Thursday, July 4, 2013

Chancing Upon Coincidence

With the university closed for the patriotic holiday and the temperatures soaring in the 80s, my Freedom and Justice classmates and I decided to venture to the Commons and watch a movie that had been recommended by none other than Professor Kramnick. Our adventure in the Commons had a few marvelous coincidences and I will be returning very soon. 

The trees provided relieving shade from the scorching sun.
After the usual lecture, which continued yesterday's Feminism lesson, my discussion group and I finally had our section in the air conditioned White Hall because the classrooms were not in use. The session was much more comfortable in the cool building, and after the discussion we received the first draft of our papers and did peer editing. At 12PM, the session ended and everyone hurried to the Robert Purcell Community Center for lunch, as it was the only eatery open. Two of my classmates and I came out from a different exit and along our way to Purcell, we ventured down a pathway running parallel to one of Ithaca's many gorges. Unfortunately there was a fence barring our way so we could only observe the waters from afar. We made our way back to the main road and ran into Kevin and Nolan, one of Professor Kramnick's other teacher assistants. Having been accustomed to eating at Trillium, both assistants were unsure of where Purcell was and Kevin asked us if we knew the way; heading there ourselves, we offered to show them away and led them to Purcell while they continued their intellectual conversation on feminism and the unsatisfying chronological order of events. After my friends and I had finished our lunch, we made plans to watch Sofia Coppola's The Bling Ring, as Professor Kramnick had suggested because it was "about people [our] age." I did not expect the film to tie in so well with the topics we are currently learning about.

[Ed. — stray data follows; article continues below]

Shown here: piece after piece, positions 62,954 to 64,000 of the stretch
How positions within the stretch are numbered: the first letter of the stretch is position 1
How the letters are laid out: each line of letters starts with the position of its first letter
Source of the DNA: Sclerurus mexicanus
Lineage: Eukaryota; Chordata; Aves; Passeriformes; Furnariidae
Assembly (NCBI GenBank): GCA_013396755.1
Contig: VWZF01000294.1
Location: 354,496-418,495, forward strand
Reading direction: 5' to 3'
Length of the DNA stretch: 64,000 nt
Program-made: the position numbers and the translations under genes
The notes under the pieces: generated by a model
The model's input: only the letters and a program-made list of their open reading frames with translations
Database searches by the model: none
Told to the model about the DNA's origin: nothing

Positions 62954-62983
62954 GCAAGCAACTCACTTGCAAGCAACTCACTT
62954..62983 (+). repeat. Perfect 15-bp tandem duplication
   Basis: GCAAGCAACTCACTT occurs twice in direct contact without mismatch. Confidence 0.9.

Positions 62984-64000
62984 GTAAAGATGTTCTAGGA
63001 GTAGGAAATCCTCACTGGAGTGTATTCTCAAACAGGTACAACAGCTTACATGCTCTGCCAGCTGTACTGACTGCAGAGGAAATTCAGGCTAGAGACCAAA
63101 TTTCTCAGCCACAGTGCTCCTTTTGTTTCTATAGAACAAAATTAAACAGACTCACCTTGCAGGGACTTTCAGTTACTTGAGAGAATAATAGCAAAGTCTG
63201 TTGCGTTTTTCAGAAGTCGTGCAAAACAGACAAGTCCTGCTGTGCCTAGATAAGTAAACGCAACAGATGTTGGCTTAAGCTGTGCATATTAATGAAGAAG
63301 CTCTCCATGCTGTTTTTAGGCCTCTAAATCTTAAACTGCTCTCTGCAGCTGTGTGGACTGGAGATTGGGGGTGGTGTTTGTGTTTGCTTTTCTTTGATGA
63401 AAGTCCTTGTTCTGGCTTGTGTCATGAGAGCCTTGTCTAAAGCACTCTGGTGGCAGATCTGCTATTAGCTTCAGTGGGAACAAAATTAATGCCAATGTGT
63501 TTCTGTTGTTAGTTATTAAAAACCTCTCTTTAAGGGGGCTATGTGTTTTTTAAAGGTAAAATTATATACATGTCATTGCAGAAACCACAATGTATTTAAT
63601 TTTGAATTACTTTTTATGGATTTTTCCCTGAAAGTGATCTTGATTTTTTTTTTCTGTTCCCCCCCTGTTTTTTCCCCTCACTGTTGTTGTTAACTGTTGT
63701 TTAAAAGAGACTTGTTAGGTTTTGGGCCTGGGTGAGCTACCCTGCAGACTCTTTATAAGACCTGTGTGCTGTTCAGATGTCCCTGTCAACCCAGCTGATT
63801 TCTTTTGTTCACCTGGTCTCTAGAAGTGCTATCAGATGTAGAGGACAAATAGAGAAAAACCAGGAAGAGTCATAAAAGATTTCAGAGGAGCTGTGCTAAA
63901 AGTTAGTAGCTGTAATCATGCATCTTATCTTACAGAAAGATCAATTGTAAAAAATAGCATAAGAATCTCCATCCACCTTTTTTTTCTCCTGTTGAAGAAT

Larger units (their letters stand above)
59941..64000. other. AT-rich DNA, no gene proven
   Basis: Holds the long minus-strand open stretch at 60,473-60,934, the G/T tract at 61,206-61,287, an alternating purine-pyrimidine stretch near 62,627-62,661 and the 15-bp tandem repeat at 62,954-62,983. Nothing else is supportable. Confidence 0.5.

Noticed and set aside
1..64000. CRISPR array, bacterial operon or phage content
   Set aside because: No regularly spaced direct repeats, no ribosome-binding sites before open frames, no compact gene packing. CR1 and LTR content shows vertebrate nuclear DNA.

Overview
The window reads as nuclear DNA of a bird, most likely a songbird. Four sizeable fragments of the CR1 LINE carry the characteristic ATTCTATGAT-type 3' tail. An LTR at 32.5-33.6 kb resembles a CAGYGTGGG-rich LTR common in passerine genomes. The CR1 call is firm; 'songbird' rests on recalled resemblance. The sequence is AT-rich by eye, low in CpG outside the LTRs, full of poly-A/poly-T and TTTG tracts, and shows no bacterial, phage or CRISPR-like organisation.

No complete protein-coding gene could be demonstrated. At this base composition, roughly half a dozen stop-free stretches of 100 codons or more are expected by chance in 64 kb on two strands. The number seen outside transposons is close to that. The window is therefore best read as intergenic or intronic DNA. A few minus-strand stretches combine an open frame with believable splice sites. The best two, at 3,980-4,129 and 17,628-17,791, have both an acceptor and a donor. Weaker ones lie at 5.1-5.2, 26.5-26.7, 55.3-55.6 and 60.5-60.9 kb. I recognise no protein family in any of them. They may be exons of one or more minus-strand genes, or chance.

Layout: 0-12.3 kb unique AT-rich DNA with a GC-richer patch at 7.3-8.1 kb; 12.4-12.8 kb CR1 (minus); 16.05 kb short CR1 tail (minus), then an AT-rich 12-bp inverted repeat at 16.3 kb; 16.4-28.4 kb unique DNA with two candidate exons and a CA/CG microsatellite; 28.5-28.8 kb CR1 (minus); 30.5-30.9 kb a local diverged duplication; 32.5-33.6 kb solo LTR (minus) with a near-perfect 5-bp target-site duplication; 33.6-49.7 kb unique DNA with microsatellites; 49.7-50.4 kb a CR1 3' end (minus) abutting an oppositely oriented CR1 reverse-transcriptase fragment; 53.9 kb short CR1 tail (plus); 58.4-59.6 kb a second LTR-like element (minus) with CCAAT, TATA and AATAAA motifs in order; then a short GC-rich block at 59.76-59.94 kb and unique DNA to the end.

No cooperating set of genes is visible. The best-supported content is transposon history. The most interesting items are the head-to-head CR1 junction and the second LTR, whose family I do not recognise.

We finished lunch a quarter of an hour before 2PM and after researching show times and the Commons, Gloria, Christian, and I met up at 5PM to go to the Commons for dinner. Because the university was closed, the buses were not running so we decided to call for a cab several of our friends had taken before. We made it to the Commons and our driver kindly dropped us off in the heart of the Commons where the restaurants were. He gave us a few suggestions and we thanked him before leaving. We ate at a Thai restaurant close to where we were dropped off and near the theater, and the food was delicious. 

As we waited for our orders, Gloria and I read the small newspaper we had taken from a stand in the restaurant's doorway. The Ithaca Times as the paper was titled, was surprisingly devoid of political articles, and focused more on local and cultural news. Advertisements for shows and restaurants, and articles of the same topics filled the pages and there were only two short pages of classifieds. The Ithaca Times seemed like the newspaper of a little close-knit community, and surveying the town scenery only reinforces the image of a homely little mini-town that revolves around culture and entertainment.